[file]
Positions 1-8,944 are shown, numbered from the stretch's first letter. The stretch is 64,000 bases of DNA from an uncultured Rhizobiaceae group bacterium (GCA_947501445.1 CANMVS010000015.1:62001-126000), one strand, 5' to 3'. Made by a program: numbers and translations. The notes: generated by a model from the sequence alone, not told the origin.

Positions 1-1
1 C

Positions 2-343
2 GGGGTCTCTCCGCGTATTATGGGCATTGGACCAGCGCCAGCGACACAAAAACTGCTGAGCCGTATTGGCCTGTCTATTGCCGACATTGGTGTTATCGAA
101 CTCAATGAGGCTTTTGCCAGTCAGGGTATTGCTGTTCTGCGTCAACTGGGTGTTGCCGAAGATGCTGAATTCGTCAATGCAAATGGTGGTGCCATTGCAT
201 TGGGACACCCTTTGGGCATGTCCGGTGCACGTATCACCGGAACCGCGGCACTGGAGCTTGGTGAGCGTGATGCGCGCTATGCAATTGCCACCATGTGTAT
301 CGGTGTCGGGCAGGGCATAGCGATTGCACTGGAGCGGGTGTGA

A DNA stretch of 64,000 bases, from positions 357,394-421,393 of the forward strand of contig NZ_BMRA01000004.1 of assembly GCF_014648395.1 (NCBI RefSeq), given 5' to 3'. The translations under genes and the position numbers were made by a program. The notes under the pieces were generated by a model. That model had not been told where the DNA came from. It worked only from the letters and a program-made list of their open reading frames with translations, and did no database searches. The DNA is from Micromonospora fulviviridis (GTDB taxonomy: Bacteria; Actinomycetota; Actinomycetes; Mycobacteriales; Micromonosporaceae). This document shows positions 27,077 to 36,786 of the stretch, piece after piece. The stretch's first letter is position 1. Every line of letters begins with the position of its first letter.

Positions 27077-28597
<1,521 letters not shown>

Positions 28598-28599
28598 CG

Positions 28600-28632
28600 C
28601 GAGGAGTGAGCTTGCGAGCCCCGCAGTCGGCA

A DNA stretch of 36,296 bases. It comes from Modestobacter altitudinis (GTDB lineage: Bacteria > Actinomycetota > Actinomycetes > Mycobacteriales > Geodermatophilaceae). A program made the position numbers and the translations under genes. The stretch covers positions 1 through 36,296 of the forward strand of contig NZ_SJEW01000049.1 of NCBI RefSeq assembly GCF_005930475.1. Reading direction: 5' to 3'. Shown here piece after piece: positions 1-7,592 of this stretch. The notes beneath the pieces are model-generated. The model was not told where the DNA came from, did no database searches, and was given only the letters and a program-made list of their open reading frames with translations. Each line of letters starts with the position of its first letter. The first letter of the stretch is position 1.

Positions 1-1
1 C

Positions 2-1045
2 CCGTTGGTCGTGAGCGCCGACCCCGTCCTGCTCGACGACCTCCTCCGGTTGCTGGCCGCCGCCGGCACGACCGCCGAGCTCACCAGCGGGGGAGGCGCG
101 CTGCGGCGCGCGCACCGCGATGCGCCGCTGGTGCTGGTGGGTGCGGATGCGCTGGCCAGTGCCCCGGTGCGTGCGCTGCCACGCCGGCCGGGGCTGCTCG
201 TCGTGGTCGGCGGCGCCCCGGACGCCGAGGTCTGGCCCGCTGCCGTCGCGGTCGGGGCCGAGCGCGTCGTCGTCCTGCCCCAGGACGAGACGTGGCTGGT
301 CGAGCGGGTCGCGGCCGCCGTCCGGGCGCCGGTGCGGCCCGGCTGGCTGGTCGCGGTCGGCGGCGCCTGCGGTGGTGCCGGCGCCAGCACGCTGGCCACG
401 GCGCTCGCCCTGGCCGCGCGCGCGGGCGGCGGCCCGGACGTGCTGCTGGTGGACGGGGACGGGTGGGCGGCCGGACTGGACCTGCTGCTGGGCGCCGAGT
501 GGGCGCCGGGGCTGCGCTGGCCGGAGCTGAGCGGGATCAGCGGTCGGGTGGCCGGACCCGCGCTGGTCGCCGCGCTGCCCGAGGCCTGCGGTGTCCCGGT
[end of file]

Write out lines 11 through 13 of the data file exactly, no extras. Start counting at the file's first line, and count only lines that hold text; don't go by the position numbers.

<1,521 letters not shown>

Positions 28598-28599
28598 CG